The float coupler 26 is moveably coupled to the flexible probe 24. Moreover, the float coupler 26 is a configured to float and be buoyant at or near the level 12 or surface of the fluid 14. The float coupler 26 includes an internal conductor 54 generally disposed across and electrically coupling the first and second conductors 36, 38. In one embodiment, the internal conductor 54 is a strip of metal that, along with the first and second conductors 36, 38, forms a capacitive element or a “bulk” capacitor.

The pulse transmitter 28 is a device that generates a pulse or series of pulses (i.e., a radar signal, a radio wave, an electromagnetic signal) that are initially conveyed along the first conductor 36. The pulse transmitter 28 generally produces a signal having a frequency above about one gigahertz (1 GHz). The pulse transmitter 28 is coupled though a capacitive element 56 (Ct) (a.k.a., a conductive element) to the pulse transmitter node 48. In one embodiment, the capacitive element 56 has a capacitance of less than about three picofarads (3 ρF).

As illustrated in FIG. 1, in one embodiment a resistive element 58 (Rt) is interposed between the pulse transmitter node 48 and a ground 60. Preferably, the resistive element 58 is a resistor having a resistance of about ninety Ohms (90Ω). The resistive elements 50, 58 generally match the impedance of the top of the flexible probe 24 to reduce signal reflections.

In the illustrated embodiment, a capacitive element 62 (Cc) has been coupled to the pulse transmitter node 48 and the resistive element 58 to isolate that resistive element. If desired, PIN diodes and/or switches can also be used to isolate the resistive element 58. The capacitive element 62 is preferably a capacitor having a capacitance greater than that of capacitive element 56, noted above.

The pulse sampler 30 is a device that receives the pulse or series of pulses that are generated by the pulse transmitter 28 and conveyed along the second conductor 38. In one embodiment, the pulse sampler 30 employs equivalent-time sampling techniques in sampling the pulses. Because the pulse sampler 30 receives pulses, and the pulse transmitter 28 emits pulses, the two devices (operating together with the first and second conductors 36, 38) form a bistatic or multistatic probe. In addition, the measurement apparatus 22 can be referred to as a capacitance-based fluid level detection apparatus as the first and second conductors 36, 38 and the internal conductor 54 form a capacitance between them.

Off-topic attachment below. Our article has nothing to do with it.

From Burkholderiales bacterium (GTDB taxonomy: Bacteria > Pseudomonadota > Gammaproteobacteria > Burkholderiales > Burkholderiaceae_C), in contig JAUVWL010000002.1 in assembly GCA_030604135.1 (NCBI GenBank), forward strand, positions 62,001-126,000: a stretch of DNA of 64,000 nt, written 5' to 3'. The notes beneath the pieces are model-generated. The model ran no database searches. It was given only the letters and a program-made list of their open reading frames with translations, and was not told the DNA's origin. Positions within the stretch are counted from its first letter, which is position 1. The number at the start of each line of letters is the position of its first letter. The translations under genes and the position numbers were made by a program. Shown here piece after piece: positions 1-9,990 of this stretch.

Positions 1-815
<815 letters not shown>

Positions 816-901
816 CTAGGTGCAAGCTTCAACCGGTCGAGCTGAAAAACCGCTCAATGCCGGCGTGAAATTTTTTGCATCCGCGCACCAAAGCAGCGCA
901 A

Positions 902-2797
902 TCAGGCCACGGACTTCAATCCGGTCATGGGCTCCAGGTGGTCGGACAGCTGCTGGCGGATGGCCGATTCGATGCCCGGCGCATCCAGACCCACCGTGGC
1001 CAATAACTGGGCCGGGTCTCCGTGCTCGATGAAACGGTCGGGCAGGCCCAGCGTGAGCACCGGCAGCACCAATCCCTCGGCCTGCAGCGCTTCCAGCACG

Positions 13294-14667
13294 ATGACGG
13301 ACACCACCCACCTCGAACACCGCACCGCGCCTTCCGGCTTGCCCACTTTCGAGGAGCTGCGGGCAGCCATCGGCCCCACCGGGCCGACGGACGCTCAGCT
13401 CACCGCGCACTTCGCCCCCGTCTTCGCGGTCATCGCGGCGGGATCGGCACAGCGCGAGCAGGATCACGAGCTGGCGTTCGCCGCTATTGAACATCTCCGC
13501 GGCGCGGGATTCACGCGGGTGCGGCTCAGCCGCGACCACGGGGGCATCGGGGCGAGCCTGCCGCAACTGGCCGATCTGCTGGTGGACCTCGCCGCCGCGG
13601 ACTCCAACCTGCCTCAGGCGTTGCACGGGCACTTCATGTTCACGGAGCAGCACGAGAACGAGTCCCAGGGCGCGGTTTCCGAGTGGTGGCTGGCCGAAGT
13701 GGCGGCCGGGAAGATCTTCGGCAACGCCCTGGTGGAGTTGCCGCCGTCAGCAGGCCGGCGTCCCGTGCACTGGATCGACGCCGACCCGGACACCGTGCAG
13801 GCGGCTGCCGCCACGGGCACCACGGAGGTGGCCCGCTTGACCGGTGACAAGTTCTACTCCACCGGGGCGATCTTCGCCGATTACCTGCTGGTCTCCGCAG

The pulse sampler 30 is coupled to the pulse sampler node 52. An inductive element 64 (Ls) is also coupled to the pulse sampler node 52 and the ground 60. Preferably, the inductive element 64 is an inductor with an inductance of about ten nanohenries (10 nH). The inductive element 64 serves as a low frequency shunt so only higher frequency components of a signal reach the pulse sampler 30.

The delay measurement device 32 is operably coupled to the pulse transmitter 28 and the pulse sampler 30. As such, the delay measurement device 32 has the ability to calculate or otherwise determine a time or propagation delay. For example, the delay measurement device 32, which can include other components such as a time source, sensors, and the like, is able to measure the time taken by a pulse to travel from the pulse transmitter 28, along the first conductor 36, across the internal conductor 54, along the second conductor 38, and finally to the pulse sampler 30. In other words, the delay measurement device 32 determines the propagation delay from when the pulse leaves the pulse transmitter 28 to when the pulse is received by the pulse sampler 30.

The water detection device 22 comprises an excitation circuit 66 and a detection circuit 68. The excitation circuit 66 generally produces a signal having a frequency below about one gigahertz (1 GHz), and perhaps far below one gigahertz, during operation. In one embodiment, the excitation circuit 66 is an alternating current (AC) voltage source, a current source, and the like. The detection circuit 68 comprises, for example, an amplifier 70 coupled to the ground 60 and other detection circuitry 72 (e.g., sensors, etc.). The amplifier 70 not only amplifies the signal, but isolates and protects the downstream detection circuitry 72. This is particularly useful if the detection circuitry 72 includes highly sensitive electronic components.

Preferably, the excitation circuit 66 has a high output resistance, and the detection circuit 68 has a high input resistance, compared to the resistive element 58. In addition, while not expressly shown in FIG. 1, the excitation circuit 66 may include an internal resistance (a.k.a., output impedance). Also, while the water detection device 22 is illustrated coupled to the pulse transmitter node 48, the water detection device can be connected to the measurement apparatus 20 at various other locations and still perform as desired. Likewise, the particular arrangement of the capacitive element 62 and the detection device 22 can be altered without detracting from the operation of the invention.

In operation, the apparatus 10 is employed to measure the level 12 of fluid 14 in the storage container 16, as noted above, as well as to detect the water 16, if any, in the storage tank 18 by conduction or by utilizing the relatively high dielectric constant of the water.